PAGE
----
IOWA CITY, Ia. — The Indiana men’s basketball team saw its record go from 12-2 to 12-9 in a January freefall that dropped the Hoosiers from the Big Ten Conference title conversation.
February arrived with an overtime upset win at Michigan State, however. And Iowa coach Fran McCaffery and his players are convinced they’re going to see the excellent version of the Hoosiers when they meet at 8 p.m. Thursday in Assembly Hall.
The losing streak occurred while 6-foot-10 forward Da’Ron Davis and shooting guard Devonte Green were nursing injuries, the Hawkeyes were careful to point out at a Tuesday news conference. The two juniors are back in the fold now, and played important roles in that 79-75 Saturday win in East Lansing, Michigan.
“If they had those two guys, I think those seven games would have been really different,” Iowa center Ryan Kriener said. “They’re healthy now, so you have to really treat them like the 12-2 team they were.”
That’s what No. 20 Iowa (17-5, 6-5 Big Ten) intends to do as it seeks to even its road record at 3-3. The Hawkeyes have lost games at the three big arenas they’ve traveled to — Michigan State, Purdue and Minnesota. Their two wins were at Northwestern and Penn State, a pair of teams that have never enjoyed much of a homecourt advantage.
Assembly Halls holds 17,222 and has been sold out in seven of 12 games this season. Indiana is 10-2 there this winter.
Kriener was sitting out with a concussion last year when the Hawkeyes lost at Indiana.
“It got so loud that I had to leave,” he said of the crowd.
Iowa forward Tyler Cook called Assembly Hall one of the top three environments in the Big Ten.
Indiana may be 13-9 and 4-7 in league play, but this figures to be a major challenge for the Hawkeyes, which are coming off their best win of the season, at home Friday against then-No. 5 Michigan.
“They were 12-2 when they were healthy, beat Louisville,” Iowa coach Fran McCaffery said of the Hoosiers. “(They) go on the road and beat Michigan State. That's who we're playing.”
McCaffery said there’s no mystery behind Iowa’s wins at Northwestern and Penn State. The Hawkeyes had to overcome second-half deficits in each.
“When the game was in the balance, we made good decisions and we fought on the glass and got the stops we needed,” he said.
“I thought we showed some toughness.”
That’s what will be needed Thursday, as well. It’s a chance for the Hawkeyes to quiet a raucous crowd for the first time this year.
Iowa players familiar with Hoosiers' two biggest stars
Indiana has the top-scoring freshman in the Big Ten in NBA prospect Romeo Langford. He averages 17.4 points per game. Iowa’s rookie star, Joe Wieskamp, has seen Langford up close and came away impressed with his smooth play.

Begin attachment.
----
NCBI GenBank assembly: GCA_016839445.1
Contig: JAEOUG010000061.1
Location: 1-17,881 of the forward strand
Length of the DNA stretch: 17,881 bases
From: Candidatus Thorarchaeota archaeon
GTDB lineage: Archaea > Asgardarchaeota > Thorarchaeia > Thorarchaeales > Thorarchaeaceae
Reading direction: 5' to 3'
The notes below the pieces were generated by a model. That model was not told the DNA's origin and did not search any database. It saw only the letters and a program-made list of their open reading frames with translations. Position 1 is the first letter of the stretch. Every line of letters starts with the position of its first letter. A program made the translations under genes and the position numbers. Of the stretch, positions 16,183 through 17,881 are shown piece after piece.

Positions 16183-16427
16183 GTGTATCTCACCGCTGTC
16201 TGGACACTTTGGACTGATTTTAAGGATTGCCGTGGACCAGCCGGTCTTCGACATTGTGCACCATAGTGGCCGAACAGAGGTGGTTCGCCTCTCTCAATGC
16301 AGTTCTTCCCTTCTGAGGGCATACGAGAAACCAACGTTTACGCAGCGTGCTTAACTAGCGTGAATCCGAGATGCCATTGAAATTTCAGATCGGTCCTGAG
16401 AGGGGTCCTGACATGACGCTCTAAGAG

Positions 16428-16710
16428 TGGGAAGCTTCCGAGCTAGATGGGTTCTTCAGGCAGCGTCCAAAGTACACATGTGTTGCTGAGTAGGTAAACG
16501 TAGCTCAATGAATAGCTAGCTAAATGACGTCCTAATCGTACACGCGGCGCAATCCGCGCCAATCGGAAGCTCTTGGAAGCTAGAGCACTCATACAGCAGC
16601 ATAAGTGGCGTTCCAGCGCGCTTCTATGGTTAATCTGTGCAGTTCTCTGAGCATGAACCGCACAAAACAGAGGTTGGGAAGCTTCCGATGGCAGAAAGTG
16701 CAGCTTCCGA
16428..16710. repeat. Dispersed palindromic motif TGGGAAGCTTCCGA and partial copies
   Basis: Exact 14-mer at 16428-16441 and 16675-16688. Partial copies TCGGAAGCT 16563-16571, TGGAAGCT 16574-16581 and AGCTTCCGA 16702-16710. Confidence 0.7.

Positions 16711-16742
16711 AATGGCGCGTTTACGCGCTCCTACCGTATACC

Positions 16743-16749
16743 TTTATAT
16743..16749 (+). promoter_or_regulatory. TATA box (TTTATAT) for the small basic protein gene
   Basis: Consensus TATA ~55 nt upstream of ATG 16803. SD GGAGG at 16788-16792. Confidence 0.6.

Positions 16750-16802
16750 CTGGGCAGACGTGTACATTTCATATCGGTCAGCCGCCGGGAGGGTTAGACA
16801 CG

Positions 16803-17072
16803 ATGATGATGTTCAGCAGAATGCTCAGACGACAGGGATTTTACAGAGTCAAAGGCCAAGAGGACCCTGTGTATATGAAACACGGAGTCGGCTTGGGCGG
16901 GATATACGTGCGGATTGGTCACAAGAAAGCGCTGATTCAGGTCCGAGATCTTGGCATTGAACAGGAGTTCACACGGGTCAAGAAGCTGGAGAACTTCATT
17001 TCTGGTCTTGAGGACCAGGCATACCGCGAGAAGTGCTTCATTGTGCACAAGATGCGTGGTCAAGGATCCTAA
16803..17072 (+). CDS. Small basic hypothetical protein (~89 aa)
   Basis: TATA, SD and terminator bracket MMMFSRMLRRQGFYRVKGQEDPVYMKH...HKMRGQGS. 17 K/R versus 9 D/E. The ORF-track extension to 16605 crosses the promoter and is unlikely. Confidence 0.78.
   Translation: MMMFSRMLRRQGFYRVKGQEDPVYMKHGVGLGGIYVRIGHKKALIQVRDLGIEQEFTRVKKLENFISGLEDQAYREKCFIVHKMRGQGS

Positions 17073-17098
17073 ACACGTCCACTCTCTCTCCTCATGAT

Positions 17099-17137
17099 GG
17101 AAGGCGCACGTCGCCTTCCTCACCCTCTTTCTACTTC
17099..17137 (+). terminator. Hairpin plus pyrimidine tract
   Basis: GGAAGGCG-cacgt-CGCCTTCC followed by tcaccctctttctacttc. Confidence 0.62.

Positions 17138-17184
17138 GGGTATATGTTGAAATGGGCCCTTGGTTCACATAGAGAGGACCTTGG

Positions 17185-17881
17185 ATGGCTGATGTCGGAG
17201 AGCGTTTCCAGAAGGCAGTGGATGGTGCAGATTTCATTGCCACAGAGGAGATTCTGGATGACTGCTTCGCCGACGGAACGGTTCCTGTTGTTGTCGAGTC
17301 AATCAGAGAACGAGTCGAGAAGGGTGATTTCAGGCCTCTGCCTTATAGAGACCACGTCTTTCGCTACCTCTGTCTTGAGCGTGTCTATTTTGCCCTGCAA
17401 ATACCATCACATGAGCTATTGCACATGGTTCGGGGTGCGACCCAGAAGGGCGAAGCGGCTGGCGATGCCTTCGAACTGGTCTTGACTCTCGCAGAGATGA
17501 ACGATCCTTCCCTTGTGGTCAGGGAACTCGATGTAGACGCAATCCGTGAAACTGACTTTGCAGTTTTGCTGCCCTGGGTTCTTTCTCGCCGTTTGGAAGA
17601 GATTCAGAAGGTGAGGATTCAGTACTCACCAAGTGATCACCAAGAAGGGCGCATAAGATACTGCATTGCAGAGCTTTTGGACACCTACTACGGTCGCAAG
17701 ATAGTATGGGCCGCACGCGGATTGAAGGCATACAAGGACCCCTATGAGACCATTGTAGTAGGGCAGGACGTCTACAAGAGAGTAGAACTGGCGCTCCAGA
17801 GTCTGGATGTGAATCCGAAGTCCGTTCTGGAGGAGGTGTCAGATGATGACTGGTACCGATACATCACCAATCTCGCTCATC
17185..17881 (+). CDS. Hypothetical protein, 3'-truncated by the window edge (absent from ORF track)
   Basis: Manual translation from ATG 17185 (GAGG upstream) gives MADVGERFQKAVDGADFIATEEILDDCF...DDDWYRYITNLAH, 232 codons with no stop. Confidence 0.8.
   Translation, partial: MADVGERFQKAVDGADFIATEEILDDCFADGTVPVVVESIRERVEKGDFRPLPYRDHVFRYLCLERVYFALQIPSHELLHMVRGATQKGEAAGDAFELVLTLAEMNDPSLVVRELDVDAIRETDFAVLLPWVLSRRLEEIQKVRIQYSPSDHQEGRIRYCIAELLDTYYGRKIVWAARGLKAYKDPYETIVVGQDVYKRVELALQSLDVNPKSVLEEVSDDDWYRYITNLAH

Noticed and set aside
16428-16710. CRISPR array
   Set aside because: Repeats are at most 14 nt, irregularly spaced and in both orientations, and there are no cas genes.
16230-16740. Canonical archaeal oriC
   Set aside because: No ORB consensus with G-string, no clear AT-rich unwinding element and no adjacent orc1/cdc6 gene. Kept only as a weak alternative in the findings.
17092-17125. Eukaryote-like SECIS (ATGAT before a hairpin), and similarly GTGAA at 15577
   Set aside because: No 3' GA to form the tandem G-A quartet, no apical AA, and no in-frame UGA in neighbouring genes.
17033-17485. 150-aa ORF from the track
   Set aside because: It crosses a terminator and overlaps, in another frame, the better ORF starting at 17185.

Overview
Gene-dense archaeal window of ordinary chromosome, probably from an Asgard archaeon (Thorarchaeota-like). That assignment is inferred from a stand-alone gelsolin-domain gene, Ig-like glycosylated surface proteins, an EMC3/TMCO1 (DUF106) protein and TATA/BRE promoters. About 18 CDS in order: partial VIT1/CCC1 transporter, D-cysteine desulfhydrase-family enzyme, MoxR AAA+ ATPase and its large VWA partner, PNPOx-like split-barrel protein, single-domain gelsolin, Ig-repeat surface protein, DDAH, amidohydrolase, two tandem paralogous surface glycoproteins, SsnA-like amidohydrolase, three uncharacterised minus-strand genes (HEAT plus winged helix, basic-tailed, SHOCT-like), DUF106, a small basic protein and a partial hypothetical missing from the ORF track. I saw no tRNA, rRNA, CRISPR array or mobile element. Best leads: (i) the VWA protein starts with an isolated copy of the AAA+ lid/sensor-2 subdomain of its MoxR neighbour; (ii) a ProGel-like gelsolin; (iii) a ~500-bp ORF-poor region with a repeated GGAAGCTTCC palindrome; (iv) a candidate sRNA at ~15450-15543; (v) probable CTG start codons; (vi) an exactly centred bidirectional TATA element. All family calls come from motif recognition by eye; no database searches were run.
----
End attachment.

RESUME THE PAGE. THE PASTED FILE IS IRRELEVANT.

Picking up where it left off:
Wieskamp, who is averaging 11.4 points and has won Big Ten freshman honors in two of the past three weeks, was a teammate of Langford’s at an NBA development camp back in the day. Wieskamp had to sit that one out because of mononucleosis, but was in team meetings with Langford and studied the 6-6 guard.
“You can tell it’s going to translate to the NBA,” Wieskamp said of Langford’s skills. He is a projected lottery pick.
The Hoosiers are led by senior forward Juwan Morgan, who averages 15.9 points and 8 rebounds. Cook, a junior, is a friend. Both are from Missouri and their head-to-head battles date back five years.
Cook declined to say Tuesday who has gotten the better of those matchups. But he did have 28 points the last time the teams met, an 84-82 Indiana win in Iowa City last February. Morgan scored 12 in that one.
Morgan missed the second half and overtime of Indiana’s victory Saturday after a shoulder injury. Cook was quick to reach out.
“I wasn’t necessarily worried about our game. I texted him to make sure he’s OK,” Cook said. “I’m pretty sure he’ll be ready to go.”
Morgan has returned to practice this week.
McCaffery proud to be linked with Olson
Iowa’s win over Michigan was the 168th of McCaffery’s nine years here. That tied him with Hall of Fame coach Lute Olson for second-most in program history.
Olson, now retired, was one of the first people McCaffery reached out to after getting the job. They played a round of golf together and talked about what it was like to coach at Iowa.
“The thing that I think was most impressive to me was he loved it here. Obviously, he left and had a great experience at Arizona (winning a national championship in 1997), but he always appreciated the people here,” McCaffery said of Olson.
“(He) set a great standard for how to be not only a great coach but a terrific person — somebody that I would emulate and take advice from. So any time you're mentioned with him, that's a tremendous feeling.”